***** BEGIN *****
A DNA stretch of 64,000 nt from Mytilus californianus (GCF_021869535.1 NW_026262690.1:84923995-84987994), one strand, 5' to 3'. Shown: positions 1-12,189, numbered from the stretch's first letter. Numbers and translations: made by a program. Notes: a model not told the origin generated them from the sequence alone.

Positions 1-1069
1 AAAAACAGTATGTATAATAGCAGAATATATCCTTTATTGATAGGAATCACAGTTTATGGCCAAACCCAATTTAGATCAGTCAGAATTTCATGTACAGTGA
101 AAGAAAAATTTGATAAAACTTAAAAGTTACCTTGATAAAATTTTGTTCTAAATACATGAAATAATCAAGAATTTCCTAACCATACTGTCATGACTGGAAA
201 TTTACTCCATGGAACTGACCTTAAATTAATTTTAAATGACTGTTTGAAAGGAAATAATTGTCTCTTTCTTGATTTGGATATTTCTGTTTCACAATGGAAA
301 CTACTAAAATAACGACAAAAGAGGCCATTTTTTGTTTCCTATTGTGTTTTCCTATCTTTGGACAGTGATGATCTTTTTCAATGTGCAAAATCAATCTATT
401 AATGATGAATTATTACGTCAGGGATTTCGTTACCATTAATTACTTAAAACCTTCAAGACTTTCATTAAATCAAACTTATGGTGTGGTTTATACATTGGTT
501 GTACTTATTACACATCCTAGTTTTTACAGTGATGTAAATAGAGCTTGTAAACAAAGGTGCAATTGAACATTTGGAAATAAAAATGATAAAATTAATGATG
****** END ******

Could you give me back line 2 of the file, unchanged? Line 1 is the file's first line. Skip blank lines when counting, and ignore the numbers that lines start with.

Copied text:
Positions 1-1069